Motivation: RIP-chip is a high-throughput method to identify mRNAs that are targeted by RNA-binding proteins. The protein of interest is immunoprecipitated, and the identity and relative amount of mRNA associated with it is measured on microarrays. Even if a variety of methods is available to analyse microarray data, e.g. to detect differentially regulated genes, the additional experimental steps in RIP-chip require specialized methods. Here, we focus on two aspects of RIP-chip data: First, the efficiency of the immunoprecipitation step performed in the RIP-chip protocol varies in between different experiments introducing bias not existing in standard microarray experiments. This requires an additional normalization step to compare different samples and even technical replicates. Second, in contrast to standard differential gene expression experiments, the distribution of measurements is not normal. We exploit this fact to define a set of biologically relevant genes in a statistically meaningful way.
Results: Here, we propose two methods to analyse RIP-chip data: We model the measurement distribution as a gaussian mixture distribution, which allows us to compute false discovery rates (FDRs) for any cut-off. Thus, cut-offs can be chosen for any desired FDR. Furthermore, we use principal component analysis to determine the normalization factors necessary to remove immunoprecipitation bias. Both methods are evaluated on a large RIP-chip dataset measuring targets of Ago2, the major component of the microRNA guided RNA-induced silencing complex (RISC). Using published HITS-CLIP experiments performed with the same cell line as used for RIP-chip, we show that the mixture modelling approach is a necessary step to remove background, which computed FDRs are valid, and that the additional normalization is a necessary step to make experiments comparable.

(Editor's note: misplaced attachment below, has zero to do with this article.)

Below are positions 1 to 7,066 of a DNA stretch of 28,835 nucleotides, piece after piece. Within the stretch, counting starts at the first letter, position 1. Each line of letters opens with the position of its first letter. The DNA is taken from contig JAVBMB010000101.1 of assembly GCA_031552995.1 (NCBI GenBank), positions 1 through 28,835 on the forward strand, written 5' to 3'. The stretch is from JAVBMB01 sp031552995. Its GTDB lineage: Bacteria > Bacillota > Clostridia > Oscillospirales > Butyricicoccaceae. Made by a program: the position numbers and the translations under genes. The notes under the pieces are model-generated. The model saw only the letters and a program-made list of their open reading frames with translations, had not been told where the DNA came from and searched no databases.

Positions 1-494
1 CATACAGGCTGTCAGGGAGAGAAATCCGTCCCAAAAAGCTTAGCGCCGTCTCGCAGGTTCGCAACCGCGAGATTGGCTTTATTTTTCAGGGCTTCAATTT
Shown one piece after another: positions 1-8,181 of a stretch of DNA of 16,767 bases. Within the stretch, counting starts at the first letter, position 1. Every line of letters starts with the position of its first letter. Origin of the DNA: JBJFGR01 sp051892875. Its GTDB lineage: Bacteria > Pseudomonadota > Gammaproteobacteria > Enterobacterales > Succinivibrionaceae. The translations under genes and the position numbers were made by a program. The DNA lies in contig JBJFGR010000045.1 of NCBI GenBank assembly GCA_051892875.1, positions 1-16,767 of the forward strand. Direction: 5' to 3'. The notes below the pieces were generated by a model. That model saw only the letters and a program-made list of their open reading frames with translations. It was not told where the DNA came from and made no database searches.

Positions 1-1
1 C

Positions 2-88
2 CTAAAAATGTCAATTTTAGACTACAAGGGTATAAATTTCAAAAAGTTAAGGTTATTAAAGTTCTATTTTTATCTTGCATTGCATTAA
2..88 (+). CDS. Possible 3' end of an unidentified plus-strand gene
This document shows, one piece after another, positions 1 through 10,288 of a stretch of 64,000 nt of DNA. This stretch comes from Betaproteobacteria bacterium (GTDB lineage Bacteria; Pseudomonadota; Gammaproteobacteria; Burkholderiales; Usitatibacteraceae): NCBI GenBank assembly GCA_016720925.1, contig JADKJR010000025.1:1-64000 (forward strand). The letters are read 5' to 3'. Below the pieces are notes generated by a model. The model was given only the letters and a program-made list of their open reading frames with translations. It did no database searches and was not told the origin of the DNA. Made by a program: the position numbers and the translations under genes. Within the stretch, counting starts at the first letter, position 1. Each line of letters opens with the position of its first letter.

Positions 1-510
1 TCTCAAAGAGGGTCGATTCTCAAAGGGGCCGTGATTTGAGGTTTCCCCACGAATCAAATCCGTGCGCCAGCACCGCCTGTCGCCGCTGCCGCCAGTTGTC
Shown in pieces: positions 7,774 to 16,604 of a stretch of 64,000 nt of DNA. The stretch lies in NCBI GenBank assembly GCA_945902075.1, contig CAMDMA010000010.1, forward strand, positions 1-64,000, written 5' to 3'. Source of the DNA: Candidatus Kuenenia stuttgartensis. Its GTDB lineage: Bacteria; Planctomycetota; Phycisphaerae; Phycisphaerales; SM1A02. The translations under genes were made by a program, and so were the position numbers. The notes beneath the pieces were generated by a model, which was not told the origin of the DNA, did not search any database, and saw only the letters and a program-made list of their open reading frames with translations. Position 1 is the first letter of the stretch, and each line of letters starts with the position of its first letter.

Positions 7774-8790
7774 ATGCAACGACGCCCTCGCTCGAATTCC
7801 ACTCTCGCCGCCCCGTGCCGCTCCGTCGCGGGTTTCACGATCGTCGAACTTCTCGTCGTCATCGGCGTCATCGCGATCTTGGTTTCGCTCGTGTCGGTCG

Availability: An R implementation of REA is available on the project website (http://www.bio.ifi.lmu.de/REA) and as supplementary data file.
Supplementary information: Supplementary data are available at Bioinformatics online.